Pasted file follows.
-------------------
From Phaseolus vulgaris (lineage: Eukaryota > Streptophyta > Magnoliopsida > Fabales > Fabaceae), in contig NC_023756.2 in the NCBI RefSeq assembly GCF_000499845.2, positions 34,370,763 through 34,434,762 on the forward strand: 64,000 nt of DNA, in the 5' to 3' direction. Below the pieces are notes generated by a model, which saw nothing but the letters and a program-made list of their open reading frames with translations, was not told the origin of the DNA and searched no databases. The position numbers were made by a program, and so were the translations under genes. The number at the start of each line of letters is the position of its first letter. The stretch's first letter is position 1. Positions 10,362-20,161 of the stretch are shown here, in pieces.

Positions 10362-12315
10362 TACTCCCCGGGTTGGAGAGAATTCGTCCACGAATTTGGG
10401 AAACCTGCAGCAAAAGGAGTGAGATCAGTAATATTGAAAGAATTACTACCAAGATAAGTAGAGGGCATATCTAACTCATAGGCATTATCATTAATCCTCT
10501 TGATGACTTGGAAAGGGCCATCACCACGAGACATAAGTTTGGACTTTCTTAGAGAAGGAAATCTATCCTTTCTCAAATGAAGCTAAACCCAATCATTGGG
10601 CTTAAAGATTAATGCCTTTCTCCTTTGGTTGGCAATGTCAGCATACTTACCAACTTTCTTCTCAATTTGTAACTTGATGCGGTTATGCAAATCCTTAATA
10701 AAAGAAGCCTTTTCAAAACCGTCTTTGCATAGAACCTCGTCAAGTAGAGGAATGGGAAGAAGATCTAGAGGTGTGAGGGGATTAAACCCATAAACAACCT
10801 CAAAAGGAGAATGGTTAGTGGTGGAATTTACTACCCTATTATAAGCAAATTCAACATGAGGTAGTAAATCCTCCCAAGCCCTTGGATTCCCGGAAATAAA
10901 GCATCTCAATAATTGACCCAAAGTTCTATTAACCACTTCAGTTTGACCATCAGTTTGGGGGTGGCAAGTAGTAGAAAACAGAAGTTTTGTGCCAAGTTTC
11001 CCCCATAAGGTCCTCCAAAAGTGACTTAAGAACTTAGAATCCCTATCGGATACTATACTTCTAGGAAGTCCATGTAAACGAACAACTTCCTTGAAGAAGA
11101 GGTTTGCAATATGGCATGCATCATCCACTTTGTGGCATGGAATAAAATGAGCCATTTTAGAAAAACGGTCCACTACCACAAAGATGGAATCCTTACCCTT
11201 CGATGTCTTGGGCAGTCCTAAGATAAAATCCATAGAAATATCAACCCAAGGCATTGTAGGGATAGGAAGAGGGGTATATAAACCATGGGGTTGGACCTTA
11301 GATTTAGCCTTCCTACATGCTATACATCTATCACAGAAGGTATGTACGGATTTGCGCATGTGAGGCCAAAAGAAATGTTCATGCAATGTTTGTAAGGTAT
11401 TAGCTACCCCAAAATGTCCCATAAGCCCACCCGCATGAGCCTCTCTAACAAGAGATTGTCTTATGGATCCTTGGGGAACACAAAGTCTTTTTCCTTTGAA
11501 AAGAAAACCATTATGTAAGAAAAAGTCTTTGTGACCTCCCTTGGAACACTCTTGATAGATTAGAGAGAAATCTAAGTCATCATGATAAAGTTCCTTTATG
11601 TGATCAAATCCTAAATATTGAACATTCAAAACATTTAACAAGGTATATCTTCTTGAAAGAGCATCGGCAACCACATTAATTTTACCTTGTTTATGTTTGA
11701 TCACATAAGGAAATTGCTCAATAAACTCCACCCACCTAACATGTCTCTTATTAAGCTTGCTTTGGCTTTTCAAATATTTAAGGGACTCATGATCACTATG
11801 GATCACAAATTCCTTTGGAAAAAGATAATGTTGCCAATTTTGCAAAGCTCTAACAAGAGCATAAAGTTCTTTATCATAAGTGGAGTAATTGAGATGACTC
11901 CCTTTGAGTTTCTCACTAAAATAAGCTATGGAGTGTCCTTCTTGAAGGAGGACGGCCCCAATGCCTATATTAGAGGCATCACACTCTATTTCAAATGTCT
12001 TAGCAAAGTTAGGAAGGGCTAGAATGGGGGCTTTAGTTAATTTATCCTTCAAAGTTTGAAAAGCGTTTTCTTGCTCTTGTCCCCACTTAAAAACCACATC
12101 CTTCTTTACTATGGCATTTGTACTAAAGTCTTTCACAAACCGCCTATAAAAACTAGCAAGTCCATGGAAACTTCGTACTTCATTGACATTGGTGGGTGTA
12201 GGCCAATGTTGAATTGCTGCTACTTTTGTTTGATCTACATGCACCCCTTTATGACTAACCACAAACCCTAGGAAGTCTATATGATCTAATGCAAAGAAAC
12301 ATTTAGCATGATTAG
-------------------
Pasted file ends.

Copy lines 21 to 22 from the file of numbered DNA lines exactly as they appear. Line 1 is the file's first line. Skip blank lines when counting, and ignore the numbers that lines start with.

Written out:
12101 CTTCTTTACTATGGCATTTGTACTAAAGTCTTTCACAAACCGCCTATAAAAACTAGCAAGTCCATGGAAACTTCGTACTTCATTGACATTGGTGGGTGTA
12201 GGCCAATGTTGAATTGCTGCTACTTTTGTTTGATCTACATGCACCCCTTTATGACTAACCACAAACCCTAGGAAGTCTATATGATCTAATGCAAAGAAAC